Not an expert on any of the webhosting elements of this but I know email and DNS pretty well.

 

Where you send email from is functionally separate from where the domain is 'authoritively hosted'.

 

Anything that creates an email has to specify an envelope-sender (the email address used as the sender address during the SMTP transaction) and also a From: header (the email address that appears as the From: in the email itself).  Importantly, these can be different.

Regardless of where your DNS service is hosted, you can specify MX records (the place to which email sent 'to' your domain, will be sent).  You can also provision TXT records in the DNS that will define the places allowed send email on your behalf (so email 'from' your domain).  The TXT records enable systems such as SPF, DKIM and DMARC.  The simplest is SPF.

 

Your website can be hosted wherever you like, regardless of where your DNS, MX records live.  But the envelope-sender address and (to a slightly lesser degree, but essentially the same) From: need to be set so that the sending platform (your vultr-hosted machine) are authorised.  This usually means using your own email domain or subdomain (something you can set up and declare SPF (etc) records for, where your Vultr IP address are included in that declaration) are authorised, OR, or Vultr machine sends it's outbound email through a managed service of some sort, that is itself authorised (so, a mailing list service like Sendgrid or whatever, OR, an SMTP AUTH service (like talking back to your ISP SMTP Server, and letting them send the email onward)).

Example: You own your own domain but subscribe to Office 365. You need to update your SPF record to enable both your 'own stuff' and 'O365' to send email on your behalf.

 

Example: You host some services in a public cloud such as (say) Oracle Cloud. You need to update your SPF record to enable both your 'own stuff' and 'Oracle Cloud' to send email on your behalf.

 

Example: You set up a subdomain just for the purpose. Like 'webservice.domainname.co.nz'.  You don't need to update your main corporate records in any way, but you may want to create new records for 'webservice.domainname.co.nz' that declare that your webhosting platform is allowed to send email on behalf.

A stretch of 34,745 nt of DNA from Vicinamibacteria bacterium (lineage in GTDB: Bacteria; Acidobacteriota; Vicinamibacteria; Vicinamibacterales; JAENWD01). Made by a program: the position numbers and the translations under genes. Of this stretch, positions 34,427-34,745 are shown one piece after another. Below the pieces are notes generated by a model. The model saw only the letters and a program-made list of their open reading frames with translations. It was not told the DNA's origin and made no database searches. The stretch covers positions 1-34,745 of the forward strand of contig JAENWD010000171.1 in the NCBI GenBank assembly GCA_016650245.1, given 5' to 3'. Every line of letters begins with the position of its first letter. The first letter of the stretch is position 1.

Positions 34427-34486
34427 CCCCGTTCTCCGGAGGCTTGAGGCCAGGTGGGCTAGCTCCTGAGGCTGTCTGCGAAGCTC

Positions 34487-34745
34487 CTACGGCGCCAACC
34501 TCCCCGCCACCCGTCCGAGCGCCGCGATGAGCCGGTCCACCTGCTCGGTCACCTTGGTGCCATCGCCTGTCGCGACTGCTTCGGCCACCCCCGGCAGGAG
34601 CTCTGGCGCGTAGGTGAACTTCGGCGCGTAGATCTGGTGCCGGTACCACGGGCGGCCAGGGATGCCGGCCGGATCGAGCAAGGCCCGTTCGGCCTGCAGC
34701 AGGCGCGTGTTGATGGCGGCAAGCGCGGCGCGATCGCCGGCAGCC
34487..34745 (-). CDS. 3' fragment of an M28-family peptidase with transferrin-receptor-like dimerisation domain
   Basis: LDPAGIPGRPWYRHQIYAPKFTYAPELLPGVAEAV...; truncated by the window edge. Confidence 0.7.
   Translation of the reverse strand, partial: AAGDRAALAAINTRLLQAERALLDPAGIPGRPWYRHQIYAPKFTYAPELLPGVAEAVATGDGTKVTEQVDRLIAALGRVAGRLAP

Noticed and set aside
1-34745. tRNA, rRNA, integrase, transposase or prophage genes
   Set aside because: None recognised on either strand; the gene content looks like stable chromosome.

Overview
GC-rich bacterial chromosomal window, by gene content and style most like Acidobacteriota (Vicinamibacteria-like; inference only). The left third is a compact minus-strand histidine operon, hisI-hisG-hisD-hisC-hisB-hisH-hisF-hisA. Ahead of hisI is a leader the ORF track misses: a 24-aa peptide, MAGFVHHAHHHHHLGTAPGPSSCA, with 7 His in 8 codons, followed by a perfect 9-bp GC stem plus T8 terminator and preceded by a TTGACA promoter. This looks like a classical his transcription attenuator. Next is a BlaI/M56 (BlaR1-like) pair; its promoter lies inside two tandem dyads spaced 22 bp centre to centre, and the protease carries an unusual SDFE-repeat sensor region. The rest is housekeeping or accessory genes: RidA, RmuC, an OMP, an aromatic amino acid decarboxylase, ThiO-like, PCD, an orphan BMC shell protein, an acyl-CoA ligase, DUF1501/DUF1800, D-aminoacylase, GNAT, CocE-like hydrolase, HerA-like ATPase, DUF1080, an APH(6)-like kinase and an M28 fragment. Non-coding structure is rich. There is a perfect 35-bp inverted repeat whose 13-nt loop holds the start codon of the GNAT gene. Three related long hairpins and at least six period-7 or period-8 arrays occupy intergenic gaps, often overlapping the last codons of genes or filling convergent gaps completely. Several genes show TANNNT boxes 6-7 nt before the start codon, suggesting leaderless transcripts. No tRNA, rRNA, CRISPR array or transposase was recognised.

You can't just slap any-old-email-address into your web application config as the 'from' for emails it needs to send. Further, it can't just be your domain name, as you've discovered.
Finally, simply using no-reply@ doesn't solve everything either, you usually want to be able to see if a bounce occurs, so you can gracefully deal with that (and stop sending emails to invalid addresses, perhaps). So even if you want to send emails to which you'll never see any replies, you probably actually want to have a mechanism to troll the replies and pull out the ones that'll negatively be affecting your reputation, and act on them at least.





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  #2474917 1-May-2020 17:19
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This sounds most likely to be an SPF issue, which is a really common misconfiguration when sending emails from a website.

The easiest option would be to use either the default PHP sender on the Vultr server or hook into a client's account at Freeparking using an SMTP plugin, so the emails can be sent from Freeparking instead.

 

A quick way to check that the SPF record includes the IP you're sending email from is on MX Toolbox




1363 posts

Uber Geek

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  #2476371 4-May-2020 15:11
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Thanks @blakjak and @wpcharged.

 

Yes, updating the SPF is the answer and that's what I intend to do with FreeParking once I get the login details to take care of it.